If there were a culture whose folkloric history could be treated as a goldmine for adaptable material, you’d be hard-pressed to find annals of stories and heroes to rival those of China. Not even touching upon the tumultuous and dramatic history of the country, which has served as the inspiration for as wide a range of filmmakers as Zhang Yimou to Bernardo Bertolucci, China’s mystical fables and legends have been passed down through the culture and wormed their way into the most mainstream and far-flung reaches of pop culture. I mean, Kung Fu Panda‘s got to come from some nugget of history, right?
Perhaps not, though White Snake would look to assert a strong Chinese voice into the realm of animated features, expressing an authentic and vibrant tale from the country’s rich stable of legends. Though it might have the intention of relegating the ancient and mysterious past, it too often falls into the trap of contemporary animation cliche, and a generally unsurprising course despite its lush visuals.
Director: Wong Amp and Zhao Ji
Release Date: November 29, 2019
After we catch a glimpse of a failed assassination attempt on a cruel General, the would-be killer Blanca is left amnesiac and vulnerable, until she’s rescued by a village of snake catchers. Taken under the wing of the kind mountain-dwellers, she meets plucky upstart Xuan, and together the two piece together Blanca’s fragmented memory and discover there to be more to her than it would seem, all while falling in love in a lush and mystical world.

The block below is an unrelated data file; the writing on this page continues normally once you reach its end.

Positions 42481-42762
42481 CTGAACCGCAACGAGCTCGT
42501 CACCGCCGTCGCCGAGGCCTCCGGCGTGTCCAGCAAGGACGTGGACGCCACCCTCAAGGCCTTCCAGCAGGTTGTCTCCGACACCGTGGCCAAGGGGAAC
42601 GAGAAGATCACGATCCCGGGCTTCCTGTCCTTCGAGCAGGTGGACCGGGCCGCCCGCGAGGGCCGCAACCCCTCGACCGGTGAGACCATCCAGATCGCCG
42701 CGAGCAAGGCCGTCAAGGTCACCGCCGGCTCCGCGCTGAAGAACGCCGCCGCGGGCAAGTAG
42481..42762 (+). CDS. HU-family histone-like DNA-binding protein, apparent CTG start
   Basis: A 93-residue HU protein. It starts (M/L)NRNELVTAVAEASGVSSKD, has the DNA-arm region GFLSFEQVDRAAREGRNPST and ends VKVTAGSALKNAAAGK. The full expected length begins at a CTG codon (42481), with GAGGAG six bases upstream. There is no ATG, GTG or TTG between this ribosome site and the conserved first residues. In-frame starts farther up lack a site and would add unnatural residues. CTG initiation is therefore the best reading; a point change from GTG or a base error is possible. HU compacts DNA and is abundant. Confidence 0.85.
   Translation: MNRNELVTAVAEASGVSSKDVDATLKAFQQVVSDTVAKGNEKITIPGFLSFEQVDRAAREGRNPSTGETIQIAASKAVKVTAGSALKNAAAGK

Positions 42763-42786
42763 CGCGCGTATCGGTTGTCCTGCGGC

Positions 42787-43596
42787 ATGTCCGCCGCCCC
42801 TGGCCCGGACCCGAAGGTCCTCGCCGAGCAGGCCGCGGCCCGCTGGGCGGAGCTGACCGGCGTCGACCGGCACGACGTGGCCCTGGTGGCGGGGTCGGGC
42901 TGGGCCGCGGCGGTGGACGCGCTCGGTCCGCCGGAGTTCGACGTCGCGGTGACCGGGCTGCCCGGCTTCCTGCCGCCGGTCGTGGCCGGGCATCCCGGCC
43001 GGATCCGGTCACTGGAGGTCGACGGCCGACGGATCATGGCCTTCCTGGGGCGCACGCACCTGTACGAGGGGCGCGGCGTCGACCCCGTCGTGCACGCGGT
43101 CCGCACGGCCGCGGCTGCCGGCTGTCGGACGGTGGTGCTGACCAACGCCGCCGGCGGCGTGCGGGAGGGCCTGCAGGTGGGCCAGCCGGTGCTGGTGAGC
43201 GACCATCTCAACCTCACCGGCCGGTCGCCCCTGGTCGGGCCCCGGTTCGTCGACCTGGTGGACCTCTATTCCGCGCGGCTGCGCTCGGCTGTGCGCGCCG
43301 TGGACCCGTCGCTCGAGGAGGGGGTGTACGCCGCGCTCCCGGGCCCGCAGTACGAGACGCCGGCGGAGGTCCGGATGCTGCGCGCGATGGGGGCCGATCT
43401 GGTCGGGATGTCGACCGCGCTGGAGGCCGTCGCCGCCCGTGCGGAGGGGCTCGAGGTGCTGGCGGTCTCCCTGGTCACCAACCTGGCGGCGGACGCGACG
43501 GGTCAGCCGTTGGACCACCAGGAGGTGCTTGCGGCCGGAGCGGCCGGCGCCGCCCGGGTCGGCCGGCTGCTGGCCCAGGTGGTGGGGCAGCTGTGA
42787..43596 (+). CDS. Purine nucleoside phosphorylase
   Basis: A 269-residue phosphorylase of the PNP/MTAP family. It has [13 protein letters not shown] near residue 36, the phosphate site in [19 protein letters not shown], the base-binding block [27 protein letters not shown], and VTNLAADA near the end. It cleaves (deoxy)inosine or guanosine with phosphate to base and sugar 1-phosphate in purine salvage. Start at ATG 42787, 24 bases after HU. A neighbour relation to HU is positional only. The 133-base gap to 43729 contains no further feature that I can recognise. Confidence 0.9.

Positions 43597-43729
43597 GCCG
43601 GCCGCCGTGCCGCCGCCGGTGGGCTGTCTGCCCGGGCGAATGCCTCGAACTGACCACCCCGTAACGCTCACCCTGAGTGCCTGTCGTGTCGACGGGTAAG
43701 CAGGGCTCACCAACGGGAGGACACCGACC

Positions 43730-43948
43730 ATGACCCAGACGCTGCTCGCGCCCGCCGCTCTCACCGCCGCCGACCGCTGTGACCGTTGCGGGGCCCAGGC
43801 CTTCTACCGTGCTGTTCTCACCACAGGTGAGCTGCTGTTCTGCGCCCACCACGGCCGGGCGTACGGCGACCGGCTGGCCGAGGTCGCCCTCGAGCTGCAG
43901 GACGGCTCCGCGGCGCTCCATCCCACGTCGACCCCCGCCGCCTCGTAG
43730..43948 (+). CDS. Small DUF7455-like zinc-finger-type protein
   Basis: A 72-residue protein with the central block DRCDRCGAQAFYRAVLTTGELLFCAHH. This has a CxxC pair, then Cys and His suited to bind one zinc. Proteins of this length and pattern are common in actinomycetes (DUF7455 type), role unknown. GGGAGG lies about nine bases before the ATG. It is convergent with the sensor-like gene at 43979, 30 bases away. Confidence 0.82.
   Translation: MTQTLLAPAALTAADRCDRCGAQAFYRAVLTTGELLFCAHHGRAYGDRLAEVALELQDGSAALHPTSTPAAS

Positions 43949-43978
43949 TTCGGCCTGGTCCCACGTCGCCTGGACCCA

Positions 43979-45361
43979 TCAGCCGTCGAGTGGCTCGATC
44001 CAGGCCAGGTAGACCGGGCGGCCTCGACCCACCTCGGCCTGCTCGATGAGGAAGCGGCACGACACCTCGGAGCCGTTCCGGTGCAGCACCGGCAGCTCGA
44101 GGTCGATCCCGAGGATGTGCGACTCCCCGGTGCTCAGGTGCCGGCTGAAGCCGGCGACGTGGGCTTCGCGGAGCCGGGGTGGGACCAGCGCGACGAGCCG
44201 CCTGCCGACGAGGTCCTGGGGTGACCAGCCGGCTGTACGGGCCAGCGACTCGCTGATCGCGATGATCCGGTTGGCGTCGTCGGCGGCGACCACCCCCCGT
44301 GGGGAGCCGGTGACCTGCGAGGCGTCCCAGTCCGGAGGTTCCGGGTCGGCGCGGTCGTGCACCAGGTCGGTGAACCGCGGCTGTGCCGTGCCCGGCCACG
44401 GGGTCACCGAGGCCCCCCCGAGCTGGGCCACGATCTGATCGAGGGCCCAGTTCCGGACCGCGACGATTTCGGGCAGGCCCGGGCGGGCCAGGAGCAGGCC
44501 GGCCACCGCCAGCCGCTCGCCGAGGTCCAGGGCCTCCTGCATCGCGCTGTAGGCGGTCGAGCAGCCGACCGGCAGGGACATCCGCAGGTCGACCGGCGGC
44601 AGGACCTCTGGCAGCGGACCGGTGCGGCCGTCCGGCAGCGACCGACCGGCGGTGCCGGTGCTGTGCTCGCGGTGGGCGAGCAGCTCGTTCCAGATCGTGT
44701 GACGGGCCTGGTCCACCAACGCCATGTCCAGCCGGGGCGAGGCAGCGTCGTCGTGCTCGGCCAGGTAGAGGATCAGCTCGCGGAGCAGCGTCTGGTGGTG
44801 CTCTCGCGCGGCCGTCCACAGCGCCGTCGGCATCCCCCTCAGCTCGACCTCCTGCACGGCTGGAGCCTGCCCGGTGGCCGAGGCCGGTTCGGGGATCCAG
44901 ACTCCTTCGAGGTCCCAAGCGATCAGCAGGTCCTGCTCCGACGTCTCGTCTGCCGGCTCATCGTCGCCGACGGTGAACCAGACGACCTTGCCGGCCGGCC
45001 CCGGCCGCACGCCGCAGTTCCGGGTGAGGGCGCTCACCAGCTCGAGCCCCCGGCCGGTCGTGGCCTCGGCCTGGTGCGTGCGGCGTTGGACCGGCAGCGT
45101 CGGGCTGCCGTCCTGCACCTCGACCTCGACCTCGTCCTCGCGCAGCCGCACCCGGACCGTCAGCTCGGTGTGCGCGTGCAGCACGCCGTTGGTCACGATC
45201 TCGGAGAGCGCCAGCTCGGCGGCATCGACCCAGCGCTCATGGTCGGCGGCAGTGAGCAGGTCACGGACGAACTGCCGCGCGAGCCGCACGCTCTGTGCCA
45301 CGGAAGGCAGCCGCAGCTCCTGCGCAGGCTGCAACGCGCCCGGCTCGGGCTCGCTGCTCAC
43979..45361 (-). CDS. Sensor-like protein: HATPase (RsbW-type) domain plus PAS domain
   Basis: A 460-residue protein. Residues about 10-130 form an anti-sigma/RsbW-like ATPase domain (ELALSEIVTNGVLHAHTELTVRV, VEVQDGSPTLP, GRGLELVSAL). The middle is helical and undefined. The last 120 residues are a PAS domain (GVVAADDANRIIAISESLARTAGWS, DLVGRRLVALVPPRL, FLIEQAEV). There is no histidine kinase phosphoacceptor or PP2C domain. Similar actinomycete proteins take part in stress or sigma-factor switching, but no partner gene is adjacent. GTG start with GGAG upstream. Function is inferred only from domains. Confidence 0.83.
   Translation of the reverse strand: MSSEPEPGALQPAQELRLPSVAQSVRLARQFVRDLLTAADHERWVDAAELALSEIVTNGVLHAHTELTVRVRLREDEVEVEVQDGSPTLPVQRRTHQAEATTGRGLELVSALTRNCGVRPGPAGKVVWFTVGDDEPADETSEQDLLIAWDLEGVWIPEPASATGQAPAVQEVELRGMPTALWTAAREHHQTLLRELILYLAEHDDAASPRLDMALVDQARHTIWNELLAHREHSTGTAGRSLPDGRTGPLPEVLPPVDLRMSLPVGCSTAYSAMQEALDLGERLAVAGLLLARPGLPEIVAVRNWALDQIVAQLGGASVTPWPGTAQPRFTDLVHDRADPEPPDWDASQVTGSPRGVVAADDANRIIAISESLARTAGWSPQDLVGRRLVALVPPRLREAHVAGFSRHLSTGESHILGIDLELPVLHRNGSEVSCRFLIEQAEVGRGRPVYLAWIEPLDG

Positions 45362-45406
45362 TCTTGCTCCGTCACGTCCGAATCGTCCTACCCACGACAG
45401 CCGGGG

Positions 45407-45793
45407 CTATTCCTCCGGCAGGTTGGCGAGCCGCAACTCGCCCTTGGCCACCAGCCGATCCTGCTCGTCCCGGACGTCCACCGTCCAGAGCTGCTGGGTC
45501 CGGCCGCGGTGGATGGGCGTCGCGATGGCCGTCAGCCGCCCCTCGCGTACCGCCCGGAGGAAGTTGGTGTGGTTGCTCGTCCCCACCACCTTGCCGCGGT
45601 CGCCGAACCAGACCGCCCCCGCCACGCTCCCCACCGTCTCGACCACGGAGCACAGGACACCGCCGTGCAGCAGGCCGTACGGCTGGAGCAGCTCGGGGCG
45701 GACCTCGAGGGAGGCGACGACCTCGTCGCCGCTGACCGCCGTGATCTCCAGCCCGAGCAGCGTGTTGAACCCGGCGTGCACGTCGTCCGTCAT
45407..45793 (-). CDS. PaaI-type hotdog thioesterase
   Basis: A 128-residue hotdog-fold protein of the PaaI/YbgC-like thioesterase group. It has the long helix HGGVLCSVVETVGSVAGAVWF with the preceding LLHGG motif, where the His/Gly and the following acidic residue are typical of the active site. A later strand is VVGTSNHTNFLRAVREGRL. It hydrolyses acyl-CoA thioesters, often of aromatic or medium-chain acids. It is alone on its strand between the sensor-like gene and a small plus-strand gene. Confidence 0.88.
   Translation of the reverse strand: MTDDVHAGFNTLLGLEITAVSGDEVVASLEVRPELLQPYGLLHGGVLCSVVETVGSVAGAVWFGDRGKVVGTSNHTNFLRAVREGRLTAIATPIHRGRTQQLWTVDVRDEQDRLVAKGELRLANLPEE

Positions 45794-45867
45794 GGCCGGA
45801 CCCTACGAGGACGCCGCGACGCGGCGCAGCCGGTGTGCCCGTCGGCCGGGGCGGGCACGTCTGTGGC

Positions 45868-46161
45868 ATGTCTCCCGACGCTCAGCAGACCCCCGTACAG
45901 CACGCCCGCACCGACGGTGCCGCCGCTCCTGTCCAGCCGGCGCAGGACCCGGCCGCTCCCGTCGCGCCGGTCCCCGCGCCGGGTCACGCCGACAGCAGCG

The world conjured up in White Snake is far and away the film’s greatest achievement. Snakecatcher Village is a rocky series of outposts, strung together by precarious bridges set against the red, autumnal sides of vast mountains. Xuan and Blanca’s trek takes them to verdant forests and demonic underbellies, with the film’s palette shifting dramatically from location to storybook-colored location. Light Chaser Animation, the studio responsible for White Snake, has really put together an impressive backdrop for our story to unfold against, making the film easy on the eyes, if nothing else. With such gorgeous environments, the ho-hum character designs stand out just a little more, with some of the creatures that dote White Snake‘s realm appearing a little goofy in their tranquil surroundings.
It isn’t so much that the animation fails White Snake, but the cores of these characters can feel remarkably empty. Xuan, our spunky village-boy had me rolling my eyes, trying not to be jaded by his bustling introduction and comic relief sidekick dog Dudou. When it goes through the motions, checking off archetypes, White Snake‘s colorful atmosphere isn’t enough to keep it afloat.
The relationship between Blanca and Xuan, who become increasingly close despite their love being something of a taboo in their respective social circles, is meant to be our anchor in White Snake, with the brewing conflict between humans and creatures and the infighting amongst those groups ultimately all there to usher in the couple’s message of love, at any cost. It’s wholesome, but maybe just a little simple.
White Snake‘s pace is livened by fast and frequent action, where we’re treated to sensational magic and classic swordplay, where the film earns its place in the wuxia canon. China’s long history of martial fiction feels like a clear means of adapting the film’s classic fable base, providing action and excitement to compliment themes of immortality and forbidden love.
I wish I liked White Snake more than I did. There’s certainly a story worth hearing here, with a gorgeous canvas and some notes of historic importance and excitement in the story’s action set pieces. But for as much as it should feel like an ancient parable of love and unity, White Snake rubbed me as just another animation for kids. Maybe it should have shed some of its skin.